There were many men created, but only one was white like Bumba. His name was Loko Yima. The nine beings went on to create all the creatures that we know today: the goat was responsible for all the animals with horns, the heron created all the birds except the kite. The crocodile made the serpents and the iguana, and subsequently the serpents made grasshoppers, while the iguana made all the animals that didn’t have horns.
Bumba had produced three sons, Nyonye Ngana, Chonganda and Chedi Bumba who were given the task of finishing up the creation. Nyonye Ngana made the ants, but the effort killed him and the grateful ants have been burying him ever since. The second son created a magical plant, which was the forerunner of all the plants and grasses and trees. The third son, Chedi Bumba tried really hard but all he could create was the Kite.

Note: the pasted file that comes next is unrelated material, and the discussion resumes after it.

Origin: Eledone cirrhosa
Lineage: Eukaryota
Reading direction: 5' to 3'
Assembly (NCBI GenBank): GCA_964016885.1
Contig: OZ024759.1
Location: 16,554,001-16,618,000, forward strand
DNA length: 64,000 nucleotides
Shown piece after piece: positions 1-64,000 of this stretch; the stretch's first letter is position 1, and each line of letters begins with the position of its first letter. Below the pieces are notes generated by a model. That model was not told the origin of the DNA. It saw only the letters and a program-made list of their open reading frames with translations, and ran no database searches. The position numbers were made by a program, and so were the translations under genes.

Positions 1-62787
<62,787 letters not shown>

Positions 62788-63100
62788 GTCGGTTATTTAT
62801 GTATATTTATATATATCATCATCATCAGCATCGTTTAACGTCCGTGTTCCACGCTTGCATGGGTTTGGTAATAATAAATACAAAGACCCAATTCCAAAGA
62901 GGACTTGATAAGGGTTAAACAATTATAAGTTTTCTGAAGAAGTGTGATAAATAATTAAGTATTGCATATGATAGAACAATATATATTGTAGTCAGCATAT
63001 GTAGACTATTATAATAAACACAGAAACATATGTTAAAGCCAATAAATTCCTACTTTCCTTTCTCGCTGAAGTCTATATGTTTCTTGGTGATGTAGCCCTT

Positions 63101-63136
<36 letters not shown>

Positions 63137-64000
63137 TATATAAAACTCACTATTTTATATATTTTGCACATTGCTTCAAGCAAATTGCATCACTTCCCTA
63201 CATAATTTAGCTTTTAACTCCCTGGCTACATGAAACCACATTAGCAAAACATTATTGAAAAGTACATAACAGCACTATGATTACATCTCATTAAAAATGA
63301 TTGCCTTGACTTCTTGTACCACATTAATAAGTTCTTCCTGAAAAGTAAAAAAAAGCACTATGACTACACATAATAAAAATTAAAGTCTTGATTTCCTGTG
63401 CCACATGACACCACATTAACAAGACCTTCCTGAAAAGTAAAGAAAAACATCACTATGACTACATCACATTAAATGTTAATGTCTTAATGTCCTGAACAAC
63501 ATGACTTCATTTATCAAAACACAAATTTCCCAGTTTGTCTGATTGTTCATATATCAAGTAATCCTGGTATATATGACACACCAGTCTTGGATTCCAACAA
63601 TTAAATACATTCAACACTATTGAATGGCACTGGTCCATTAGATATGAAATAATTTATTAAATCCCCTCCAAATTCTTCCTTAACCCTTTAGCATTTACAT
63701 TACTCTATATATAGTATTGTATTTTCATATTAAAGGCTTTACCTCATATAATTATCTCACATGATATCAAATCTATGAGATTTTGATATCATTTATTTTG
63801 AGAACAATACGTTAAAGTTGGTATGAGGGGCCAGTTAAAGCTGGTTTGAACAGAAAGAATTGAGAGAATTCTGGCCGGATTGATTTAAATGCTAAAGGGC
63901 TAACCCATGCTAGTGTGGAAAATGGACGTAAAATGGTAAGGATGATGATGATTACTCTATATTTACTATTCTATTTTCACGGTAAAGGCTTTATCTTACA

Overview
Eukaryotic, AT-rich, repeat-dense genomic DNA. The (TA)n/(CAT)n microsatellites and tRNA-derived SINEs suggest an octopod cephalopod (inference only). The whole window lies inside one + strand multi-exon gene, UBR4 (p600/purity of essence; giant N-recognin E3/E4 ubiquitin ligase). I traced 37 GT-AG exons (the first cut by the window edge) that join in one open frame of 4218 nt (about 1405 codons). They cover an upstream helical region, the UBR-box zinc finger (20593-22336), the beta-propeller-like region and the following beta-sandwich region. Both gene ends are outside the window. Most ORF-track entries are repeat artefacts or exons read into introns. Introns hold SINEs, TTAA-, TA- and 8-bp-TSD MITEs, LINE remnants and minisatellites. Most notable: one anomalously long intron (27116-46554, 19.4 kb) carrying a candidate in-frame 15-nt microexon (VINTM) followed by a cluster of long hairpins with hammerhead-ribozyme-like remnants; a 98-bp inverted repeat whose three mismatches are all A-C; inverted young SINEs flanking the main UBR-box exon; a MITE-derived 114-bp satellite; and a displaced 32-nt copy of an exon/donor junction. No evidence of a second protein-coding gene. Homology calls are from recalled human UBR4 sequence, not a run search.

All was well, apart from Tsetse, the lightning, who caused so much trouble that Bumba chased her into the sky where she stayed, occasionally reaching down to the Earth to inflict more damage. Bumba taught the people how to make fire and how to cook. Once all was finished, Bumba told the new people that everything belonged to them.
Fan Tribe and the Trinity of Nzame
The Fan tribe come from the Gabon and Cameroon. They believe that in the beginning there was nothing but Nzame. Nzame is a trinity comprising three personifications: Nzame, Mebere, and Nkwa. It was Nzame who created the universe and the Earth, and set elephants, leopards and monkeys to govern the new place.
Then Nzame decided to create something better, and so the three gods fashioned a new creature in their own image. This was Fam, whose name means power, and he ruled the Earth. After a while Fam grew disrespectful, he mistreated the animals and stopped worshipping Nzame. This upset Nzame, who called up the thunder and the lightning and destroyed the whole world, apart from Fam who was immortal.